Magnussen didn’t take knee to “separate” himself from political messaging – F1

Haas Formula 1 driver Kevin Magnussen has explained his decision not to take a knee ahead of the British Grand Prix, saying he wants to “separate” himself from political messaging.

Following the example set by other sports around the world, F1 organised a pre-race kneel ahead of the season-opening Austrian Grand Prix as part of its anti-racism statement.

Fourteen drivers took a knee ahead of the national anthem while six opted to stand, with the same split occurring at the second and third races of the season.

F1 set time aside in the schedule for anti-racism messaging ahead of the British Grand Prix last weekend, allowing drivers to take a knee or make a gesture they felt comfortable with.

PLUS: The provocative questions posed by Hamilton’s anti-racism push

Magnussen has previously knelt at each of the opening three races, but opted to stand with the other six drivers ahead of the Silverstone race.

The Dane has previously expressed concerns about the connotations with kneeling and its links to the Black Lives Matter organisation, saying the gesture would be open to interpretation.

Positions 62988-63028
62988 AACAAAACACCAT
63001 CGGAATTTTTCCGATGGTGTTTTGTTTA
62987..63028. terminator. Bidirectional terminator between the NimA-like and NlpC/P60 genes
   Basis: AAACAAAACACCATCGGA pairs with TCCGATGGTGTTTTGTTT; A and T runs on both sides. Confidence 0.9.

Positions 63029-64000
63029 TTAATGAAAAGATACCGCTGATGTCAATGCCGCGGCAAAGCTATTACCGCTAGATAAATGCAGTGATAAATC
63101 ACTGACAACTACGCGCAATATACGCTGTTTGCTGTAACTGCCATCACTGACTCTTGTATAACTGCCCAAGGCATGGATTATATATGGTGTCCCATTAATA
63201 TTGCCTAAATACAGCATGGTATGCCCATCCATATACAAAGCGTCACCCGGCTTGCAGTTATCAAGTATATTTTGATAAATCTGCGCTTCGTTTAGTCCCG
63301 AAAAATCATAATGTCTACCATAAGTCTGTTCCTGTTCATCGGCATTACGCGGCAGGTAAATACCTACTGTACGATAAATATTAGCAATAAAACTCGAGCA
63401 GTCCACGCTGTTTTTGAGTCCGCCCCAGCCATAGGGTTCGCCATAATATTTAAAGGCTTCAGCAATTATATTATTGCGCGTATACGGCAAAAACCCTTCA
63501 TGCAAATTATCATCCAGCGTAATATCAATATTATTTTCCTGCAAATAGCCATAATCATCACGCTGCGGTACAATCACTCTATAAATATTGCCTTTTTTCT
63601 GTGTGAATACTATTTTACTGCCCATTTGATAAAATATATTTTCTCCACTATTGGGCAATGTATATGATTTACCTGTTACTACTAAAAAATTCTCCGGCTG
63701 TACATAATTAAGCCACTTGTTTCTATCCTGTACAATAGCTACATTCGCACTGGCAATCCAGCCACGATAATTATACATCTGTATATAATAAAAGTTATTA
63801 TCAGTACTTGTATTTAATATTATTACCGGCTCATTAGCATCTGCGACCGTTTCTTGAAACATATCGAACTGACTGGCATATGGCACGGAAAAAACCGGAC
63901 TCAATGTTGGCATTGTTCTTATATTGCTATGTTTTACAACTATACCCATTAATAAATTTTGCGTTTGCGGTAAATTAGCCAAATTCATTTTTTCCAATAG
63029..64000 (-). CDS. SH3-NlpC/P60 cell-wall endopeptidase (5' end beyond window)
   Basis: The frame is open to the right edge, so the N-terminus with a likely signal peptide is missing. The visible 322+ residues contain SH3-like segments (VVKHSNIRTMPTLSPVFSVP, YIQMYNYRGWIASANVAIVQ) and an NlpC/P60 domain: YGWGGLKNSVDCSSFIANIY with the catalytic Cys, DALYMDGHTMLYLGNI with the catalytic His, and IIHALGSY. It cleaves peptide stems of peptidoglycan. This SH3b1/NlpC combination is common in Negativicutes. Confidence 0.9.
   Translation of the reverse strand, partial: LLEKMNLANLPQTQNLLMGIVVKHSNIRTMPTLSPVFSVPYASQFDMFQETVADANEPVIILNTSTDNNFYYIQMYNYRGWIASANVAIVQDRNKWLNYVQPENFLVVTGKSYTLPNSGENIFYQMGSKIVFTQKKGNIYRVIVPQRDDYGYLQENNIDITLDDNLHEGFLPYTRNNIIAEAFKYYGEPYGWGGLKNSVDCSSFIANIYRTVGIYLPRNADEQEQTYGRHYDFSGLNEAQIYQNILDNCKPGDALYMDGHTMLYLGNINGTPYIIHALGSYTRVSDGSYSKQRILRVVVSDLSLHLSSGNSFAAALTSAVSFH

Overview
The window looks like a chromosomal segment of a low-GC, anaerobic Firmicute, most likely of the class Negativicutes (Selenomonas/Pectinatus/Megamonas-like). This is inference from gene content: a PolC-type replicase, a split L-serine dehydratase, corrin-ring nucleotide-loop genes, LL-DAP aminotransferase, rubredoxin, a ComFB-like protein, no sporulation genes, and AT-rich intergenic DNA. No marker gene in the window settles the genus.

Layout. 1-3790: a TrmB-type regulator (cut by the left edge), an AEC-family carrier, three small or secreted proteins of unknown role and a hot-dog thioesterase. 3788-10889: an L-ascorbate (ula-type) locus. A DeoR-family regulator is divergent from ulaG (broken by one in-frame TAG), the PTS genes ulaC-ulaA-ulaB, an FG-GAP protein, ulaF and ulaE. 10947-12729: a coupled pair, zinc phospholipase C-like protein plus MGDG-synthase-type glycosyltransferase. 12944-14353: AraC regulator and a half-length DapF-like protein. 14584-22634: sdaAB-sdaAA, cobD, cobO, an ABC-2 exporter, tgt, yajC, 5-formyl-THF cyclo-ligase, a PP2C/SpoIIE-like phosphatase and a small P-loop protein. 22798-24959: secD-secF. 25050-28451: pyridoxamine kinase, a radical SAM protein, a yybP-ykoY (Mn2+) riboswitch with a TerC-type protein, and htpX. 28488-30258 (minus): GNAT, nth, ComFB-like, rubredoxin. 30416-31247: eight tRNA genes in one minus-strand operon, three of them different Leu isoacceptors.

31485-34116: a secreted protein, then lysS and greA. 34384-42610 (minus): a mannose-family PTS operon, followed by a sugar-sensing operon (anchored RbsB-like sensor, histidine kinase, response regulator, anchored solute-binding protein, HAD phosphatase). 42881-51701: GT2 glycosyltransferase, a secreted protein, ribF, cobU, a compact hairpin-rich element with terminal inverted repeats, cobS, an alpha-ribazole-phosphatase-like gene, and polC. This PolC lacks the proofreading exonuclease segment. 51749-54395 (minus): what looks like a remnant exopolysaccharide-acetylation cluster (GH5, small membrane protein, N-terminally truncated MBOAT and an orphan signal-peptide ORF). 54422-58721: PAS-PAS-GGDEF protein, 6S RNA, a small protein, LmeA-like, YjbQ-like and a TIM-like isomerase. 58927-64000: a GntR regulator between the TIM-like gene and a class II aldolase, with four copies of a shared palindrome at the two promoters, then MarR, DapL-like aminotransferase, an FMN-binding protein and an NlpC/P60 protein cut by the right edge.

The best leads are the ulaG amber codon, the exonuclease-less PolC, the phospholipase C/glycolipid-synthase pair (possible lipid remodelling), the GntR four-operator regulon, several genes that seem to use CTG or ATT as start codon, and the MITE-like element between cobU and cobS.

Magnussen explained on Thursday that he want to separate himself from supporting a political organisation, but stressed his support for the anti-racism messaging.

“l I think in terms of standing or kneeling, I want to make sure that I’m with the messaging of ending racism,” Magnussen said.

“I support that movement, and not any sort of political organisation that I think the Black Lives Matter movement is.

“I kind of just want to separate myself from that, and then push on with ending racism and that messaging, which I think is great that Formula 1 is doing and that all of the drivers are supporting.

“I’m just trying to do that, and that’s what I said before the second Austrian Grand Prix, let’s do what we continue to do.”

Reigning world champion Lewis Hamilton has been the leading figure in F1’s anti-racism messaging, and has expressed his hope that all drivers will kneel together in the future.

But FIA president Jean Todt said last week it would be “completely inappropriate” to force drivers into gestures they did not feel comfortable with.

A number of F1 drivers have raised concerns about continuing to take a knee beyond the opening race of the season, prompting the matter to be raised by Grand Prix Drivers’ Association director Romain Grosjean in Hungary last month.

The FIA guidance ahead of the race at Silverstone last Sunday suggested actions to drivers as part of the anti-racism messaging that included “taking the knee, standing on carpet with arms crossed in front or behind them, standing on carpet and bow head, standing on carpet and pointing to the words ‘End Racism’ on their t-shirts, standing on carpet and place their hand on the heart”, or “anything else a driver may feel comfortable to do”.

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